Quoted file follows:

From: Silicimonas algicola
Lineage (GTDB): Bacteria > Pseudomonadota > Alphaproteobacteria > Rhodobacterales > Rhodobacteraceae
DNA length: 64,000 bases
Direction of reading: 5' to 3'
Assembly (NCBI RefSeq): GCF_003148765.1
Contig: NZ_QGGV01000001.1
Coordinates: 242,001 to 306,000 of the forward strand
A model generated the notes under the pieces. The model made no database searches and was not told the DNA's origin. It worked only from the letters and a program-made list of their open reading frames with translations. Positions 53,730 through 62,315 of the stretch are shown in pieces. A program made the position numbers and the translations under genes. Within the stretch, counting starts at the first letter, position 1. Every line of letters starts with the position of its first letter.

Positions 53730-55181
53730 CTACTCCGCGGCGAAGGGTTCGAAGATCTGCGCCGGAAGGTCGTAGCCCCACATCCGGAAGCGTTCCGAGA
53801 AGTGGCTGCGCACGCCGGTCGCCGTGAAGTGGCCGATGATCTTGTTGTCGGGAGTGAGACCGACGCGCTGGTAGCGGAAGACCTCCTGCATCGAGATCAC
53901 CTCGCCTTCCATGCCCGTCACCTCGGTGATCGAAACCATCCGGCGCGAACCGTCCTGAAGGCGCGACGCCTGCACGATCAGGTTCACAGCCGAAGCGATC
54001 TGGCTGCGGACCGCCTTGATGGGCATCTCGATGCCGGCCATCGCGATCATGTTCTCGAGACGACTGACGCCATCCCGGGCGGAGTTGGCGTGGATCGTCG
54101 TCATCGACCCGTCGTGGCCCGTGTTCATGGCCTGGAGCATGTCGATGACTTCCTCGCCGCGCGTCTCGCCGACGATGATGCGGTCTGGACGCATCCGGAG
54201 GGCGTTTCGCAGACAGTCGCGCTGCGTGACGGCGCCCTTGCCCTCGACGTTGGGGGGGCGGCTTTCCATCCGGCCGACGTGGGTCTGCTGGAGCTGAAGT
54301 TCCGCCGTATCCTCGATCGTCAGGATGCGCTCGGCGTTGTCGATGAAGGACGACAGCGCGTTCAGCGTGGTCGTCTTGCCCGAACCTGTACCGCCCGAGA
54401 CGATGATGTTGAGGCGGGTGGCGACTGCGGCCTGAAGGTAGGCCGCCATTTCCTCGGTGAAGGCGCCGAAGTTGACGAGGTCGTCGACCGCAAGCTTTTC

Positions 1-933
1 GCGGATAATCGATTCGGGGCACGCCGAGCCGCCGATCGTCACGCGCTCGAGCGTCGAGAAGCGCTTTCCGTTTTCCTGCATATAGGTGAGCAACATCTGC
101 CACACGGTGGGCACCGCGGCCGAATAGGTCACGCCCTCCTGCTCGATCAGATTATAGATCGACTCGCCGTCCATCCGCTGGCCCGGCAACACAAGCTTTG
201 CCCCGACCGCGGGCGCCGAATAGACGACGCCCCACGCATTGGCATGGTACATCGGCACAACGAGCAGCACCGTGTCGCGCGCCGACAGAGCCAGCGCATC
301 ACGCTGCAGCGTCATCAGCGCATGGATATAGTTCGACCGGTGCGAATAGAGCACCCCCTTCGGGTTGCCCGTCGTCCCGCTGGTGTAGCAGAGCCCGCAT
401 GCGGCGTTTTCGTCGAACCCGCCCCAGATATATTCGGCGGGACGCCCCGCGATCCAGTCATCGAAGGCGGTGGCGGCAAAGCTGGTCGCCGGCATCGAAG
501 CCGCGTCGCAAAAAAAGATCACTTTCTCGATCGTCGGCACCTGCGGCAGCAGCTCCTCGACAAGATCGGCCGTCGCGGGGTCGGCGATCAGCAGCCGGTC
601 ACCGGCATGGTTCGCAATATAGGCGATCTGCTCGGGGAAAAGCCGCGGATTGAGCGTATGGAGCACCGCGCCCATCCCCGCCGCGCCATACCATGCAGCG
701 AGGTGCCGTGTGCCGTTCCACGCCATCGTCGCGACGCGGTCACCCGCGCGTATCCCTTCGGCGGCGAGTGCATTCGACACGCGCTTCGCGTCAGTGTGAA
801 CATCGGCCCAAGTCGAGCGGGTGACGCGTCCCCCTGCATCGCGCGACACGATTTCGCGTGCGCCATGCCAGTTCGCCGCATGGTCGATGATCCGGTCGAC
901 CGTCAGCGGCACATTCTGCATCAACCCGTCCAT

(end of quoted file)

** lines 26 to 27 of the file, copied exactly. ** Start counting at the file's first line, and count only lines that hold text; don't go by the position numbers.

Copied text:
701 AGGTGCCGTGTGCCGTTCCACGCCATCGTCGCGACGCGGTCACCCGCGCGTATCCCTTCGGCGGCGAGTGCATTCGACACGCGCTTCGCGTCAGTGTGAA
801 CATCGGCCCAAGTCGAGCGGGTGACGCGTCCCCCTGCATCGCGCGACACGATTTCGCGTGCGCCATGCCAGTTCGCCGCATGGTCGATGATCCGGTCGAC